If we had been asking the user if he wanted to save the document, for example, we would have wanted to know if he had clicked Yes or No. And either saved the document for him, or not.

Although the message box we saw had only an OK button, the middle argument that we skipped over controls which buttons are displayed by the message box.

Her answer would have been entered into the variable to the left of an equal sign.

Along with this point, the is a syntax issue with using a function to the right of an equal sign. If we were asking if the user wanted to save the document, typing:

TheAnswer = MsgBox "Do you want to save the document?"

would have yielded a syntax error. When using a function to the left of an equal sign, we must enclose the function’s arguments in parentheses:

TheAnswer = MsgBox("Do you want to save the document?")

For the VBA input box, only the first argument is mandatory. The second argument is to give the InputBox’s window a Title, so I added this after a comma. The first argument is the message the user will see as she is prompted for input.

TheSentence = InputBox("Type Text Please", "Using the VBA Input Box")

Input Box (InputBox) displayed

The next line...

HowManyTimes = InputBox("How many times", "Using the VBA Input Box")

is a repetition of the previous line with the purpose of acquiring the value of the number of times to repeat the typing of the text.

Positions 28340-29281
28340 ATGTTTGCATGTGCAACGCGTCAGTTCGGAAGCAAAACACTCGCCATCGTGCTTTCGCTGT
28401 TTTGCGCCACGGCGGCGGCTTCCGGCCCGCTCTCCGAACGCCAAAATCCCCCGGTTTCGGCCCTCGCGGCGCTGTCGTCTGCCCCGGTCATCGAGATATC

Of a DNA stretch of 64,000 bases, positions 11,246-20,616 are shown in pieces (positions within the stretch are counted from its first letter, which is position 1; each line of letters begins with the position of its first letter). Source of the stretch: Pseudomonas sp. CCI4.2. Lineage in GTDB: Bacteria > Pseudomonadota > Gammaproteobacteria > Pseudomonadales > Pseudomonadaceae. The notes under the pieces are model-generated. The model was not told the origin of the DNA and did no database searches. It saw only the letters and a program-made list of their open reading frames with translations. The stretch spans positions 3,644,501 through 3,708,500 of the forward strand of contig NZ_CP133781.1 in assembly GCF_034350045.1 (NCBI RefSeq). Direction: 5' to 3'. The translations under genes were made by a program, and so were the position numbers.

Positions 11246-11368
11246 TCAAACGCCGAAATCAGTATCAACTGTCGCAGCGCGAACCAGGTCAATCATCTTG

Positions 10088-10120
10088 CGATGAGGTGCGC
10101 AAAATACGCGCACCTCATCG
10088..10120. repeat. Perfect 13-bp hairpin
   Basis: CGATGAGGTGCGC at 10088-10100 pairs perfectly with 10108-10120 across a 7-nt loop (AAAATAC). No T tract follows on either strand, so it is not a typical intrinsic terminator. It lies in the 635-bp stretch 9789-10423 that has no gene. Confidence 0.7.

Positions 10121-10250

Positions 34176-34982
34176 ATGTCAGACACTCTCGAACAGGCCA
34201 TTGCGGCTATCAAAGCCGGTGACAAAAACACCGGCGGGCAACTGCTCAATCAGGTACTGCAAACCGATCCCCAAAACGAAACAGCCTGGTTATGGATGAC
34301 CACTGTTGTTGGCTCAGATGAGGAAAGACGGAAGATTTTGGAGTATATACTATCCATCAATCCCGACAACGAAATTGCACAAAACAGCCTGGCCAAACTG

The next three lines comprise what is called a loop...

For Counter = 1 To HowManyTimes
        Selection.TypeText TheSentence & " "

Just as Sub () and End Sub enclose a block of code, For and Next are one way to create a loop.

Counter is not a Keyword and thereby considered a variable. "To" is a Keyword. This line is saying to keep executing the code between itself and the Keyword Next while counting from 1 "To" HowManyTimes, which is the variable that is now holding the second input box’s answer as to how many times to type the text that was entered into the first input box.

Congratulations are in order if you have gone though these four beginning tutorials.

Again, please let us know if anything in our tutorials was not clear, went over your head or showed up more than minimally different in the version of your Visual Basic Editor by letting us know the version of Word or Office that you are using. Thank you.

By the way, if you should want to create this particular macro at a later time on a different computer because you either want to see how a page margins look printed or how many kilobytes a 100 page document would be, there is a built-in way to do this in Word. Type... "=rand(number of paragraphs,number of sentences per paragraph)" (without the quotes) and press Enter. Word will type the sentence, "The quick brown fox jumps over the lazy dog." In that many paragraphs, that many times.

Typing: =rand(2,5) and then pressing Enter will yield:

VBA Input box Fox dog

Go to the next tutorial: "Using the VBA Do Loop"